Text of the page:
Further, the ultimately-envisioned “no-boundaries” nature of the metaverse means that while we might want to assume the GDPR will apply, the clauses dealing with transfer and processing of data outside the EU may need to be clarified. The GDPR applies based on the location of the subject when their data is processed, not on their home country or citizenship.
So, can we determine location based on the person operating the avatar, or is it more appropriate to look at the avatar itself, since it is the avatar’s data that will be processed? And if we look to the avatar’s location, how would we decide which jurisdiction the metaverse falls under?
3. User interactions
Finally, when users interact through their avatars, we may have situations where some kind of altercation occurs that would equate to breaking the law if it took place between people in the real world. Such incidents could be in breach of tort law, which covers civil claims such as negligence or nuisance, or criminal law, iinvolving illegal acts and crimes. Imagine one avatar assaults another: Could we apply criminal laws of assault and battery to this situation? How could we make an avatar responsible for their actions in the metaverse? This would be complicated because it would mean that we need to attribute a legal persona to the avatar, giving them rights and duties within a legal system; and thus, allowing them to sue or be sued.
Proving assault or battery would also be much more difficult because it usually requires “actual bodily harm.” In the metaverse, these legal issues become more nuanced, as there will naturally be no actual bodily harm, and therefore, it would be challenging to prove harm, loss or injury suffered by an avatar.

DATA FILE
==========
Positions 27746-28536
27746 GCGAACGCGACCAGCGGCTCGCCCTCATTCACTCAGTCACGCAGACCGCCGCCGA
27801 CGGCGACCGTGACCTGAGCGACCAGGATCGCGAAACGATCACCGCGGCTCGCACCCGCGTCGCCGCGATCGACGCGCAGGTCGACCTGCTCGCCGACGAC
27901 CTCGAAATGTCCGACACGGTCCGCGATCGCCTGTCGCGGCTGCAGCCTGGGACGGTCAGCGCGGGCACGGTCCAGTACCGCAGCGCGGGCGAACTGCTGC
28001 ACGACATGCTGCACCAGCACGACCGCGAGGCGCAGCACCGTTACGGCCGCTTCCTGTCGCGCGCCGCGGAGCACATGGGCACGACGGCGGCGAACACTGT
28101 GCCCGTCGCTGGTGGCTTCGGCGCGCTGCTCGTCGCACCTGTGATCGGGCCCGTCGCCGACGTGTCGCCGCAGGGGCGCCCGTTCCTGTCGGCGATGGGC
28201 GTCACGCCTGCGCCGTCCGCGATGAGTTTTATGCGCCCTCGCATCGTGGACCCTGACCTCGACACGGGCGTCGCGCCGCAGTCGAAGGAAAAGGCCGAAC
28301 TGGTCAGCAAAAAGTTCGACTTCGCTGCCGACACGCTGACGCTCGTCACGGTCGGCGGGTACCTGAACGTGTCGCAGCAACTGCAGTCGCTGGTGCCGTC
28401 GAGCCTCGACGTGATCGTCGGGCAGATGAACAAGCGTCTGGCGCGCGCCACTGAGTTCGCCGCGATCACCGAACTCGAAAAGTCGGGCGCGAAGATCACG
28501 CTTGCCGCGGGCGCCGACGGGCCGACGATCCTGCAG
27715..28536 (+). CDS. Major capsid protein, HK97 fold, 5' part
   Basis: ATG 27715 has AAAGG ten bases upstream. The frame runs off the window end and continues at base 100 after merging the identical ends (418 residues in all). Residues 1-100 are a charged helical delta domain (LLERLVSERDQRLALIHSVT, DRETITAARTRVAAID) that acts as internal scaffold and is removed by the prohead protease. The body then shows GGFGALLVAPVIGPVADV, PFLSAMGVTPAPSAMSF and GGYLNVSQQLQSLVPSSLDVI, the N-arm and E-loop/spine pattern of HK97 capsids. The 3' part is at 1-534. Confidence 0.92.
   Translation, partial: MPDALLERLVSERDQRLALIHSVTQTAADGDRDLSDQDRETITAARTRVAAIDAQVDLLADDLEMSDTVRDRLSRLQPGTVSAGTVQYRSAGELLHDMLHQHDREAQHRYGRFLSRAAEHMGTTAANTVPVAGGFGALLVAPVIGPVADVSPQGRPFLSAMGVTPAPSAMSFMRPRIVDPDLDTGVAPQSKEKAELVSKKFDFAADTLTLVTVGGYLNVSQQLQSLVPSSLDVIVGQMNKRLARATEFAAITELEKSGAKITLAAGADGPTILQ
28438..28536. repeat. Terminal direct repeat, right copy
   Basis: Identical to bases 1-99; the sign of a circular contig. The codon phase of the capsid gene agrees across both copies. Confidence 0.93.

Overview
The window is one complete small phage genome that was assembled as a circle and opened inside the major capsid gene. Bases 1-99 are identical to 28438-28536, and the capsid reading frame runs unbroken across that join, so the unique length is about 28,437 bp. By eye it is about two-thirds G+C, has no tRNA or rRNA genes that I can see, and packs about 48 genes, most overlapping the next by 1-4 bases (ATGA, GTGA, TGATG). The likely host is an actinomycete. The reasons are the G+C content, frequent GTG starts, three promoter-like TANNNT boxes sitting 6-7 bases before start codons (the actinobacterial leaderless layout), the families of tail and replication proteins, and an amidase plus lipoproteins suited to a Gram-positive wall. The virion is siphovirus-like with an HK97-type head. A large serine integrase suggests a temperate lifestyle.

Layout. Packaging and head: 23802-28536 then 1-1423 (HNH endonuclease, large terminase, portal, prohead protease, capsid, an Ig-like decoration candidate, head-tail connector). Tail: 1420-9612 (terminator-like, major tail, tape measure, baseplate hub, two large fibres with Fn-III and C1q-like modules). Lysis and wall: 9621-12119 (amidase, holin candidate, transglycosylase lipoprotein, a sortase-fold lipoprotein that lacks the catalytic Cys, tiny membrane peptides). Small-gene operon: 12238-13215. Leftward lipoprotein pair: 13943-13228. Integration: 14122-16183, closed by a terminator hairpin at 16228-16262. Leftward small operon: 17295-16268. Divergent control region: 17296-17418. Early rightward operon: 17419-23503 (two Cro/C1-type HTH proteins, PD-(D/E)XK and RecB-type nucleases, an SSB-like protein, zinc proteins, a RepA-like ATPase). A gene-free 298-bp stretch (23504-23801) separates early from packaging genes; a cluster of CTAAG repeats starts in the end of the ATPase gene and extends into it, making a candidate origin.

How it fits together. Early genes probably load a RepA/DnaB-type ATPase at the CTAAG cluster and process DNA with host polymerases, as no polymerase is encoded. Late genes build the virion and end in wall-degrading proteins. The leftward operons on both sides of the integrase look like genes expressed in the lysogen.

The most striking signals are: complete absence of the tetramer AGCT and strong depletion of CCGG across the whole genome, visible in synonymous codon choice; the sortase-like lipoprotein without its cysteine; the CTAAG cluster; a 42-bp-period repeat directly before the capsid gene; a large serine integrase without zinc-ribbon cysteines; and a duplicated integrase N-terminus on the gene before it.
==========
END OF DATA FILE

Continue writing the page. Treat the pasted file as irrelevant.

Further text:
Worryingly, sexual predators are already emerging in the metaverse, masking their identity behind an avatar that may not easily be traced back to its operator in the real world. For example, we have seen incidents of groping, according to MIT Technology Review, as users in the metaverse can wear haptic vests or other technologies that actually allow them to feel the sensations if they are touched or groped. Sexual harassment laws do not require physical contact to constitute sexual harassment, but are existing laws adequate to deal with this issue? Within the environment of VR and gaming, for example, who is responsible for ensuring the safety of users?
There is little doubt that issues of sexual harassment will make their way into the metaverse, particularly if unscrupulous users know this is a grey area. Believing that their actions cannot be proved, or that they cannot be held responsible for events that take place in the metaverse, might embolden such behavior, which brings us back to the question of legal personas of avatars: Is a legal persona necessary to make avatars responsible for their actions in the metaverse? And what kind of standards and criteria need to be in place to distinguish between a “legal” avatar and the true legal person who operates that avatar? These issues should all be addressed before the metaverse becomes mainstream.
Pin Lean Lau is a Lecturer in Bio-Law at Brunel Law School, and the Centre for Artificial Intelligence and Social & Digital Innovations at Brunel University London. (This article was initially published by The Conversation.)